Forum for Science, Industry and Business

Sponsored by:     3M 
Search our Site:

 

Locust Research Suggests that Physical State Has Much to Do with Learning

22.03.2006
If the near-starving grasshopper from the childhood fable, the Ant and the Grasshopper, had been given a piece of corn by one of the well-prepared ants, the grasshopper probably would have developed a preference for corn that would have persisted even when he was well-fed.

Based on a joint study between Dr. Spencer Behmer, a Texas A&M University assistant professor of entomology, and researchers at the University of Oxford, the United Kingdom, the grasshopper would likely have developed this preference based on its physical state at the time – its reserves were low, and it was hungry.

"When you’re deprived, things taste better, and their perceived value may be exaggerated," said Behmer, who has a joint appointment with the Texas Agricultural Experiment Station.

Behmer studied the phenomena of ‘state-dependent learned valuation’ in a grasshopper, the African desert locust, Schistocerca gregaria, at the University of Oxford before moving to Texas A&M in August. He collaborated with Dr. Lorena Pompilio, who was then a graduate student, and Dr. Alex Kacelnik, her major adviser. Their study was published in Science on March 17.

"This work suggests that researchers may need to pay more attention to the state of the subject – whether vertebrate or invertebrate – at the time of learning," Behmer said.

"African desert locusts were used because they are known to be good learners, which may be important as they are extreme generalists when it comes to their diet – they eat just about any kind of plant," Behmer said. "Learning allows them to make quick decisions about whether they should eat a particular plant."

During the study, locusts were trained under one of two conditions – hungry or well-fed – for separate parts of the day (morning or afternoon). In each state, they were repeatedly given a small piece of wheat, and at the same time, exposed to an odor, either peppermint or lemon grass.

Training lasted for three days, and the size and quality of the wheat presented was identical in both conditions. On the fourth day, half of the locusts were starved and half were well fed, and then each was exposed to the odors once again in a ‘Y maze.’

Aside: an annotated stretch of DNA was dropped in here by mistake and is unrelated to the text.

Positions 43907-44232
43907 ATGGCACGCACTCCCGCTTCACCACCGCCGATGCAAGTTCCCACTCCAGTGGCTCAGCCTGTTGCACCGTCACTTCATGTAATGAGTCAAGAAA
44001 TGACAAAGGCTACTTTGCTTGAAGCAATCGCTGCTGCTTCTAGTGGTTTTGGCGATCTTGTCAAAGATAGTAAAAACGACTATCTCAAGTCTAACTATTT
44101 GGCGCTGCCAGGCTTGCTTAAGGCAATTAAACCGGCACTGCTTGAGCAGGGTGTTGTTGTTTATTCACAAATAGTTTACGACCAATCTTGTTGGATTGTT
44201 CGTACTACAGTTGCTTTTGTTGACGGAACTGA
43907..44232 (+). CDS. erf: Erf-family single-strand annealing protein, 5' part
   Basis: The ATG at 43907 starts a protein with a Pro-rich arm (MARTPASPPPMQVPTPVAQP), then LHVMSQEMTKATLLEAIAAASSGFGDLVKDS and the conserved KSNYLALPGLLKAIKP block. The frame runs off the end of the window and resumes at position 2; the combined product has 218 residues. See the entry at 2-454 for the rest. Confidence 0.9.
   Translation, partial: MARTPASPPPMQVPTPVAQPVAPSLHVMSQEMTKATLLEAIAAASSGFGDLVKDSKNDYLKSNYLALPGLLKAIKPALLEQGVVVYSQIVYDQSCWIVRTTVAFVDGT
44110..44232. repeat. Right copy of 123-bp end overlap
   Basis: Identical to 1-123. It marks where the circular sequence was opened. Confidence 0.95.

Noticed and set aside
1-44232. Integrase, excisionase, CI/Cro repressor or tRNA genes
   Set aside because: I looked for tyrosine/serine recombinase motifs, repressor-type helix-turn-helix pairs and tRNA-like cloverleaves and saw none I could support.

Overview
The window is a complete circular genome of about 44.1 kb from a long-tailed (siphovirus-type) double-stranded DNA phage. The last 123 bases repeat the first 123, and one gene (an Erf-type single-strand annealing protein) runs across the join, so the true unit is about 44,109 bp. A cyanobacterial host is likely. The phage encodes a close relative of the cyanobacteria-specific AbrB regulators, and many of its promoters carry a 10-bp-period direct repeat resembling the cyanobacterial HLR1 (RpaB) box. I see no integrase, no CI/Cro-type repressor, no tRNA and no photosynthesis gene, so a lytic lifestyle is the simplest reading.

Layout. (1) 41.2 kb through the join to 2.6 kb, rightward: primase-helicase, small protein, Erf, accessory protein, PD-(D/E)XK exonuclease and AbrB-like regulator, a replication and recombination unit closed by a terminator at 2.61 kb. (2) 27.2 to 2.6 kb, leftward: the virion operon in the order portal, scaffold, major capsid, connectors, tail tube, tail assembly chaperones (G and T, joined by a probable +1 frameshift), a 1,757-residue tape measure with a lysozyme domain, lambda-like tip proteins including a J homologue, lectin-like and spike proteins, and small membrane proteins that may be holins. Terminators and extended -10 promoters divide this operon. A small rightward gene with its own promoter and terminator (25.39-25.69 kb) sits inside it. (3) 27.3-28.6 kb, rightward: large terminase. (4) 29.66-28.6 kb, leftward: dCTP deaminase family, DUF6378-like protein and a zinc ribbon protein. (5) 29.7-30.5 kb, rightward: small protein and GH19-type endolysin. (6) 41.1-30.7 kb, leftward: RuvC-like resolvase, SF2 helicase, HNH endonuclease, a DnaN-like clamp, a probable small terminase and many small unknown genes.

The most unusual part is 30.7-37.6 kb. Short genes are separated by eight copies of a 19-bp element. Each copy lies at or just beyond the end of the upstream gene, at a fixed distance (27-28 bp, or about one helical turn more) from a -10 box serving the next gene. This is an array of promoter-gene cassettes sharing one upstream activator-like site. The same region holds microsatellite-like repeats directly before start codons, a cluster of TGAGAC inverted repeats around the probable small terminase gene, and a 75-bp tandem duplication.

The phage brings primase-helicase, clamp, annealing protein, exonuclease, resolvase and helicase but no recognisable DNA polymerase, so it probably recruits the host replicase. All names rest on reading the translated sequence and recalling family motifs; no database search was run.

Results showed that the locusts nearly always chose the arm of the Y-maze containing the odor that they experienced while in the deprived state. Interestingly, the well-fed locusts also preferred the odor previously associated with the deprived state.

"The absolute size of the rewards were identical in both states," Behmer said. "There should have been no preference."

"The sensitivity of the taste receptors on the locusts’ palps (finger-like projections near the mouth) change according to the internal state of the animal," he said. "The hairs on the palps, which are similar to a human tongue, enable the locust to taste its food, and if the locust is deprived of a nutrient, these hairs tend to be more easily stimulated when the missing nutrient is eventually encountered. The strong signal from these hairs pairs with a signal from the smell."

"The locust forms an association between the two and a signal is then sent to the brain, where it gets processed," he said. "It seems locusts assign greater value to the wheat experienced during the deprived state, and this is why they prefer the odor associated with the deprived state even though no preference should exist."

A link between preferences and physical state had been made in previous studies of vertebrates – humans and birds. But this link had never been studied in invertebrates.

Behmer said an intrinsic cognitive process doesn’t seem to be involved in decision-making in locusts, whose brains are tiny compared to humans. They contain an estimated 360,000 neurons. The human brain contains 100 billion neurons.